• Eighth defeat (amendment 51): A proposed change giving parliament a say on future negotiations on the UK's future relationship with the EU was passed by 270 to 233 – a majority of 37.[43][46]
  • Ninth defeat (amendment 59): A proposed change requiring the government to reunite unaccompanied child refugees with relatives in the UK was passed by 205 to 181 – a majority of 24.[43][47]
  • Tenth defeat (amendment 88): The Lords voted in favour of inserting a new clause regarding the continuation of North-South co-operation and the prevention of new border arrangements between Northern Ireland and the Republic of Ireland, 309 votes to 242 – a majority of 67.[48][49]
  • Eleventh defeat (amendment 93): A proposal to allow the Government to replicate any EU law in domestic law and to continue to participate in EU agencies (such as European Atomic Energy Community (Euratom)) after Brexit was passed by 298 to 227 – a majority of 71.[43][50]
  • Twelfth defeat (amendment 95): A proposal to remove the exit day of 29th March 2019 from the face of the Bill was passed by 311 to 233 – a majority of 78.[43][51]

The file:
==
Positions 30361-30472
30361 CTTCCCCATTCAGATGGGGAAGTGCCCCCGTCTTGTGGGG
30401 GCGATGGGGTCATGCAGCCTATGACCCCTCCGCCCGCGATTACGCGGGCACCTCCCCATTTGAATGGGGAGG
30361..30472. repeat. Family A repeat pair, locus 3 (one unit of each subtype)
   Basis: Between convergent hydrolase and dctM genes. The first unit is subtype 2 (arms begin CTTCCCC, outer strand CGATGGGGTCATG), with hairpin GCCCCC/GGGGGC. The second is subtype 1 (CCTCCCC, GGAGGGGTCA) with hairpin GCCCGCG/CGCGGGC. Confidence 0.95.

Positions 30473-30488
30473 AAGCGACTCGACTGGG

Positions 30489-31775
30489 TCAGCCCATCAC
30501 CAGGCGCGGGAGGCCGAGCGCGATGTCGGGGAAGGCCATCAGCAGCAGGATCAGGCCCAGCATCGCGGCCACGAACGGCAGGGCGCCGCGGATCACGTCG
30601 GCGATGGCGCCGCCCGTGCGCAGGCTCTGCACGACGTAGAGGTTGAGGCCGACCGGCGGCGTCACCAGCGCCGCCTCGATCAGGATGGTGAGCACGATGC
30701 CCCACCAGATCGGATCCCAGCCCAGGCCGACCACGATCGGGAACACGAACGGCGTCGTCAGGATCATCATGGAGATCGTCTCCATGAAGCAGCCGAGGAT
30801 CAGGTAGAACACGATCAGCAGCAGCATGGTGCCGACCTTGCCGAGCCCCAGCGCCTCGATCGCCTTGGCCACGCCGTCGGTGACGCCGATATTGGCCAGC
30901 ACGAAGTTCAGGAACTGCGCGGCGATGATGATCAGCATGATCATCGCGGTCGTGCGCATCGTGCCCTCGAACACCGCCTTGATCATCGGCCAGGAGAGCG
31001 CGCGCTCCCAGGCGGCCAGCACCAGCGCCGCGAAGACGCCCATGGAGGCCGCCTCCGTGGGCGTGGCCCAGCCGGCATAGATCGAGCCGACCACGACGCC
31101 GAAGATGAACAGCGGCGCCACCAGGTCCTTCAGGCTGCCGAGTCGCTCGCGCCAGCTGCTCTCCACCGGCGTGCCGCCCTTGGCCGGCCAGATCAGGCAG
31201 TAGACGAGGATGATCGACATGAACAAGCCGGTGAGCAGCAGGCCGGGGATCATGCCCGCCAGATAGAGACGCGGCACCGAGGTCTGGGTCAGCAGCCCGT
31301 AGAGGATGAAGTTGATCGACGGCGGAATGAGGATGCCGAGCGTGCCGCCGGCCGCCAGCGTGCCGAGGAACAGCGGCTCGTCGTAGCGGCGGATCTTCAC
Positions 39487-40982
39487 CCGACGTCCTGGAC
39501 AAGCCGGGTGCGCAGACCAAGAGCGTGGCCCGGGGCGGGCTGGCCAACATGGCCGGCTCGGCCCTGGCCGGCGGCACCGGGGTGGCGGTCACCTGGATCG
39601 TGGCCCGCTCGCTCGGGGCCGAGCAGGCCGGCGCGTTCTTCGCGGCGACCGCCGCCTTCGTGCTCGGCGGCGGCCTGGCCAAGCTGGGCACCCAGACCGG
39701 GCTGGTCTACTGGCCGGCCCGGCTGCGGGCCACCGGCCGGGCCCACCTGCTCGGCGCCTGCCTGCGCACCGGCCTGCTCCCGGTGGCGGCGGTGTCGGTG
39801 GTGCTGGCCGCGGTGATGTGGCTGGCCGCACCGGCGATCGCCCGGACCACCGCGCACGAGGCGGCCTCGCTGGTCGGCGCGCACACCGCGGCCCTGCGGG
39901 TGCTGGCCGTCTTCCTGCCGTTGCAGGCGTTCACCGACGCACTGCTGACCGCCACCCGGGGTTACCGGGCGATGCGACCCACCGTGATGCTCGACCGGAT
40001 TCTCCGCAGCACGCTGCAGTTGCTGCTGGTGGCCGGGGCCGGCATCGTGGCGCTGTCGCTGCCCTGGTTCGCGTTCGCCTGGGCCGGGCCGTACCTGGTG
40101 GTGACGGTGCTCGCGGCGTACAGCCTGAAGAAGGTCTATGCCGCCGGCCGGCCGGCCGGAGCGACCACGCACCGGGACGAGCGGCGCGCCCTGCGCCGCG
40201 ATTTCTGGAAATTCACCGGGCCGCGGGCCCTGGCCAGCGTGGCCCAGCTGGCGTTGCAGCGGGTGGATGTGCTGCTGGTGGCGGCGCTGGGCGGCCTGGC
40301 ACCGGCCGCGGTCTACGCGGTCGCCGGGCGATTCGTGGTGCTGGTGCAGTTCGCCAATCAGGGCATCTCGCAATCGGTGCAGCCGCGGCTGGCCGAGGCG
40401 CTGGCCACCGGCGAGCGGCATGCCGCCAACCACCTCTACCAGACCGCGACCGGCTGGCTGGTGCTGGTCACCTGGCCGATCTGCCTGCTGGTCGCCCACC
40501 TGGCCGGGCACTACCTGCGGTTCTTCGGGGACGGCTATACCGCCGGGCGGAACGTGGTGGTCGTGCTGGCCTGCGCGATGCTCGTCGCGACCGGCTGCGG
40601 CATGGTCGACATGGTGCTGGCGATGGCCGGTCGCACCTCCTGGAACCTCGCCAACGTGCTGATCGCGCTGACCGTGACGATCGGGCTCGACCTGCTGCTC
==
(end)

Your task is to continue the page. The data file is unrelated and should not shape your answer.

• Thirteenth defeat (amendment 110A): A proposal to mandate the Government to negotiate continued membership of the European Economic Area was passed by 245 to 218 – a majority of 27.[43][52]
  • Fourteenth defeat (amendment 70): A proposal to create a parliamentary committee to sift certain regulations introduced under the legislation to recommend whether they require further scrutiny of Brexit statutory instruments was passed by 225 to 194 – a majority of 31.[43][53]

On 30 April, a proposal to advance a second EU Referendum (amendment 50) was rejected by the Lords 260 votes to 202 – a majority of 58.[54]

House of Lords Third Reading[edit]

During the Third Reading on 16 May 2018, the Government suffered its 15th defeat in the Lords which, including the Commons Committee defeat,[18] meant 16 defeats overall. The bill then passed the Third Reading.[27]

Consideration of Amendments[edit]

The Commons debated the amendments proposed by the Lords on 12 and 13 June.[55] A majority voted to reject 14 of the 15 Lords amendments and accepted only one,[56] which pertained to preservation of relations with the EU.[57] The government also agreed to accept an amendment encouraging the negotiation of a customs arrangement with the EU[58] and further compromised with amendments concerning the issues of Northern Ireland, scrutiny, the environment and unaccompanied child migrants.[57] A government-backed amendment allowing legal challenges on the basis of EU law for the three period following Brexit also passed.[57] It was also agreed that any withdrawal agreement with the EU would not be implemented without Parliament approval and if there was no such approval, a minister will make a statement setting out how the Government “proposes to proceed” within 28 days.[57]